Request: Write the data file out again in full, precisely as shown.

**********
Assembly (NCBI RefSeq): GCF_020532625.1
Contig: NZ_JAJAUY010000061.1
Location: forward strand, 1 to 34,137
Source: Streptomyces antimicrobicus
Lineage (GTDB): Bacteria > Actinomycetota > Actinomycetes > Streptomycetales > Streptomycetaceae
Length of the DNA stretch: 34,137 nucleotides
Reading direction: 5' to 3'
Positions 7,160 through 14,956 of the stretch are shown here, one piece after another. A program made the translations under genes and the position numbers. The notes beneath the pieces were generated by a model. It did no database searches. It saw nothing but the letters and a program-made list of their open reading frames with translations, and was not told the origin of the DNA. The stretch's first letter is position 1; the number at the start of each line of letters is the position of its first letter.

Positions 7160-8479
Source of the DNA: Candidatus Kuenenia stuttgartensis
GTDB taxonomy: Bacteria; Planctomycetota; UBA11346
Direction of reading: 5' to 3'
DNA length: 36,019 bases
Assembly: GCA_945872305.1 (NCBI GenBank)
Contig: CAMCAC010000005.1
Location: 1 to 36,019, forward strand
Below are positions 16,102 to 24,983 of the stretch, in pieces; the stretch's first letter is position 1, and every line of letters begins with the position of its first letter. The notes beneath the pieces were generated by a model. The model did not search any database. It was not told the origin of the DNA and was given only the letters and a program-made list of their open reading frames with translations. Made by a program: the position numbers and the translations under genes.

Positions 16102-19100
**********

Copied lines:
Assembly (NCBI RefSeq): GCF_020532625.1
Contig: NZ_JAJAUY010000061.1
Location: forward strand, 1 to 34,137
Source: Streptomyces antimicrobicus
Lineage (GTDB): Bacteria > Actinomycetota > Actinomycetes > Streptomycetales > Streptomycetaceae
Length of the DNA stretch: 34,137 nucleotides
Reading direction: 5' to 3'
Positions 7,160 through 14,956 of the stretch are shown here, one piece after another. A program made the translations under genes and the position numbers. The notes beneath the pieces were generated by a model. It did no database searches. It saw nothing but the letters and a program-made list of their open reading frames with translations, and was not told the origin of the DNA. The stretch's first letter is position 1; the number at the start of each line of letters is the position of its first letter.

Positions 7160-8479
Source of the DNA: Candidatus Kuenenia stuttgartensis
GTDB taxonomy: Bacteria; Planctomycetota; UBA11346
Direction of reading: 5' to 3'
DNA length: 36,019 bases
Assembly: GCA_945872305.1 (NCBI GenBank)
Contig: CAMCAC010000005.1
Location: 1 to 36,019, forward strand
Below are positions 16,102 to 24,983 of the stretch, in pieces; the stretch's first letter is position 1, and every line of letters begins with the position of its first letter. The notes beneath the pieces were generated by a model. The model did not search any database. It was not told the origin of the DNA and was given only the letters and a program-made list of their open reading frames with translations. Made by a program: the position numbers and the translations under genes.

Positions 16102-19100